A sizable number of Hong Kong citizens showed up at the recently ended Umbrella protests, a survey reveals.
The Center for Communication and Public Opinion Survey at the Chinese University of Hong Kong’s School of Journalism held a telephone poll between Dec. 8 and Dec. 12, and released their findings on Dec. 18.
Of the 1,011 Hong Kong residents above the age of 15 surveyed, about 20 percent of respondents said they took part in the protests. This means that about 1.2 million Hongkongers demonstrated in the streets, the Hong Kong Economic Journal extrapolates.
More people were against the occupation (42.3 percent of the respondents) than for it (33.9 percent of the respondents).
A poll by the University of Hong Kong reveals very similar numbers, with 31.3 percent for and 49.3 percent against the occupation.
Chinese University of Hong Kong’s Professor Lee Lap-fung said the CUHK survey results show that Hong Kong residents are consistent in their view of the Umbrella Movement, but don’t agree with the overall strategy.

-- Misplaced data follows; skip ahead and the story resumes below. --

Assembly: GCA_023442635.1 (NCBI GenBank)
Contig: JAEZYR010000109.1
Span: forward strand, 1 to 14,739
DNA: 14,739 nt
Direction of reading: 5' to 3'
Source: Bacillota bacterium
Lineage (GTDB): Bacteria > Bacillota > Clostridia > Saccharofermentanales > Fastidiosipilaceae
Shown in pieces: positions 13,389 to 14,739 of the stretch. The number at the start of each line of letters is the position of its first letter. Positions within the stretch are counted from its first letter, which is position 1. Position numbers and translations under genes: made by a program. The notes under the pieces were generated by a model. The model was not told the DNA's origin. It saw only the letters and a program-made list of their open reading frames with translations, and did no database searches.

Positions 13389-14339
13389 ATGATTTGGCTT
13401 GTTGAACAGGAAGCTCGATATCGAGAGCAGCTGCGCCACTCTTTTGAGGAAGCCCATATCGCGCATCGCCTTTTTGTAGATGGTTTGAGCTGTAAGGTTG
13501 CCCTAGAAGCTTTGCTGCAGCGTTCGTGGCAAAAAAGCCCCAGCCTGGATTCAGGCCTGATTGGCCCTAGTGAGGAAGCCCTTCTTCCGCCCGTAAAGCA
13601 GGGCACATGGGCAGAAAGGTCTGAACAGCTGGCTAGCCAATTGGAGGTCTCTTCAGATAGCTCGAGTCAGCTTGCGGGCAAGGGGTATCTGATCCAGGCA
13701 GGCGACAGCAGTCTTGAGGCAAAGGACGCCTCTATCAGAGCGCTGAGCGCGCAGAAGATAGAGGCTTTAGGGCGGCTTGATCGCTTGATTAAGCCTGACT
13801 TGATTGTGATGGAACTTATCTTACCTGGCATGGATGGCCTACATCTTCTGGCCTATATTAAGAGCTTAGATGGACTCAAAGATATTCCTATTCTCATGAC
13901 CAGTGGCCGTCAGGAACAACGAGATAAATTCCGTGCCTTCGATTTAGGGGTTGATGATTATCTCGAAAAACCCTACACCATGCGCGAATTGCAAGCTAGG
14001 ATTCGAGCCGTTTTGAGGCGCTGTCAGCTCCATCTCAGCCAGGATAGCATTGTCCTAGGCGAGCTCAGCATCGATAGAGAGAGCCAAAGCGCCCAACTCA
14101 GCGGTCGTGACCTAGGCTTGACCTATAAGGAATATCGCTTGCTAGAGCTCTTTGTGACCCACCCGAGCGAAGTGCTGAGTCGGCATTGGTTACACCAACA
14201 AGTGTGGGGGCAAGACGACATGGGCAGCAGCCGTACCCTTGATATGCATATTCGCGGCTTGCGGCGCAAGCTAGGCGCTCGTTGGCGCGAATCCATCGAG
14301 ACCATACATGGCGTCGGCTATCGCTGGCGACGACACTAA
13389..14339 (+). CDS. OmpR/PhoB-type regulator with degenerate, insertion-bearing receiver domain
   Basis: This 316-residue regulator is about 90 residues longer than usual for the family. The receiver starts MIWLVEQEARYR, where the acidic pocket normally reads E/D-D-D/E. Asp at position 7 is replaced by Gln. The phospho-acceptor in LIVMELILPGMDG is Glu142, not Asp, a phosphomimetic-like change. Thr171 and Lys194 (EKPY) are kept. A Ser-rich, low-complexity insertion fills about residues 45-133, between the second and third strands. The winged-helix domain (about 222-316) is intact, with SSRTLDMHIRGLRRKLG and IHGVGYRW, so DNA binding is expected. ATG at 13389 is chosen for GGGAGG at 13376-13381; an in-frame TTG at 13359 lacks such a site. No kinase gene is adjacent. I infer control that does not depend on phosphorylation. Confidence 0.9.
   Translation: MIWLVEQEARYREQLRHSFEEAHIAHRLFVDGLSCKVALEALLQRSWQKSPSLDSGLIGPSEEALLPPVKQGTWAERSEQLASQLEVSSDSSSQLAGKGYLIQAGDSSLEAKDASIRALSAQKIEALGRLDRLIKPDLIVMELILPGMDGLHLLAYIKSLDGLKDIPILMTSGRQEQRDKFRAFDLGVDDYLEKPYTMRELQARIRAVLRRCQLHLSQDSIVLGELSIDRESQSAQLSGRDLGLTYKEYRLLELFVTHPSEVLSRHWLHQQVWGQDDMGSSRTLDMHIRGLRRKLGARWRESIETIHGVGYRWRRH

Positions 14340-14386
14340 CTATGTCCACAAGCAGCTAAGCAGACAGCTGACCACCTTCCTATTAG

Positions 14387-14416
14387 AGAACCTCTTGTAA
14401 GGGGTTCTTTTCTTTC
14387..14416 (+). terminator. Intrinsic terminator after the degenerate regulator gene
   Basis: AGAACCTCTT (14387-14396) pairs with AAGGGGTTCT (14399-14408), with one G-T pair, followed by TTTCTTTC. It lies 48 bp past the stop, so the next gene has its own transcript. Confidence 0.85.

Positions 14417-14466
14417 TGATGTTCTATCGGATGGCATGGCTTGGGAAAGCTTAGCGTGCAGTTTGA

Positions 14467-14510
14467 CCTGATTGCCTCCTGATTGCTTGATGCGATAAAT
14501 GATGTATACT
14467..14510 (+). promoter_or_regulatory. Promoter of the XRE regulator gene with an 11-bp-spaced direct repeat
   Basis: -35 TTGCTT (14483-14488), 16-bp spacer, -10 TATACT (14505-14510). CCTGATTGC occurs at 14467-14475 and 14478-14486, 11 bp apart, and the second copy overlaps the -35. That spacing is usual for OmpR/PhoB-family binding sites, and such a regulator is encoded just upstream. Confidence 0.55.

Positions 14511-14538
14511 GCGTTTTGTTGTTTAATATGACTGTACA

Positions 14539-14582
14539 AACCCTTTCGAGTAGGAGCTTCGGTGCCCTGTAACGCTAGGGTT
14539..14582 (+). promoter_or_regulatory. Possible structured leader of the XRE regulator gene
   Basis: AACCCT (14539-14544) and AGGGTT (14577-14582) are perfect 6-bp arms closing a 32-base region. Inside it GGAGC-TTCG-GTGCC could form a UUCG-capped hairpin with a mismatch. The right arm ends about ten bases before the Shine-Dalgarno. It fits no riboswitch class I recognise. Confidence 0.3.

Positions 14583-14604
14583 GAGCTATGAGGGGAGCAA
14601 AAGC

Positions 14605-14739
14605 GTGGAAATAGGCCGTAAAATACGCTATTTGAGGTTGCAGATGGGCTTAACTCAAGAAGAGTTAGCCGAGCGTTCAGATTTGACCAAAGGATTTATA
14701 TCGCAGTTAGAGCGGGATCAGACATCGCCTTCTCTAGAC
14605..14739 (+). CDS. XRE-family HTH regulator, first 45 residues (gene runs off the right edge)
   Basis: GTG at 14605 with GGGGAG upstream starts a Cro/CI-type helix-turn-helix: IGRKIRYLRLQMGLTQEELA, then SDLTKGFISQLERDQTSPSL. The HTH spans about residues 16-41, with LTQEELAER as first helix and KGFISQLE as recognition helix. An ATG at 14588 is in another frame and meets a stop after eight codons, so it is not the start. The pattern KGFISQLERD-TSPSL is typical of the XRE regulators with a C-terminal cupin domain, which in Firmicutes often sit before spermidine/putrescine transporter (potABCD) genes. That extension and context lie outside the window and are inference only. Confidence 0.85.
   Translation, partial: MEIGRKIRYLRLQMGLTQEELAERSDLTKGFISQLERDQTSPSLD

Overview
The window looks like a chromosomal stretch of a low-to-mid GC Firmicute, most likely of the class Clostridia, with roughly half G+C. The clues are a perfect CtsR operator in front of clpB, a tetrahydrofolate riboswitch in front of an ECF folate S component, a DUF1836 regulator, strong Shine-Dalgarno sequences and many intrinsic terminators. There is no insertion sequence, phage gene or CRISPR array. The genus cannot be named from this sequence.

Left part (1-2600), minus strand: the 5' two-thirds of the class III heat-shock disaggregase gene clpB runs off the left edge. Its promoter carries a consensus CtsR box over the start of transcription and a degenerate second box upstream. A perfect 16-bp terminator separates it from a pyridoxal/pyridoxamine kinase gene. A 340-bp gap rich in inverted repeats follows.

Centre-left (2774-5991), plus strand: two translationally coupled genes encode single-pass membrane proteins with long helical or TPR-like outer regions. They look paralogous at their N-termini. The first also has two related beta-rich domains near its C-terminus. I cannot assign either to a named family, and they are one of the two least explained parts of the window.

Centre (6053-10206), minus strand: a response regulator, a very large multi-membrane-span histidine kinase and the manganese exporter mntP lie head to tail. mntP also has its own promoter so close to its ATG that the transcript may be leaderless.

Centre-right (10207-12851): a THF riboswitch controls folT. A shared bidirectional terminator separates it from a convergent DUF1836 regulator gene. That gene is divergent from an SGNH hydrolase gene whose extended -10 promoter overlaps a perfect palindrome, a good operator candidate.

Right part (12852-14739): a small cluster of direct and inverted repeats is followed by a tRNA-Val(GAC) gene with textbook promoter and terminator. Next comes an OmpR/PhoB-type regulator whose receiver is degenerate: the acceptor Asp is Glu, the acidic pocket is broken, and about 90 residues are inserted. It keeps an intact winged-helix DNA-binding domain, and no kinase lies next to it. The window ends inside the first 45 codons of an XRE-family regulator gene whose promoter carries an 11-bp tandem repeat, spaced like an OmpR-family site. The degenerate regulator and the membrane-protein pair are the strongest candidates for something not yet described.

Meanwhile, Ivan Choy, a political commentator at CUHK, says that since a sixth of Hong Kong’s population took to the streets, it shows a strong demand for change that the Hong Kong government cannot casually brush aside, according to Apple Daily.
Labor Party lawmaker Lee Cheuk-yan also cautions that the government cannot afford to table a conservative proposal for electoral reform at the second round of public consultations set for next year as it could trigger a strong public outcry.
Indeed, the various student groups are already planning to stage protests at the second round of consultations, and are considering non-cooperative actions to keep up the protests for the time being.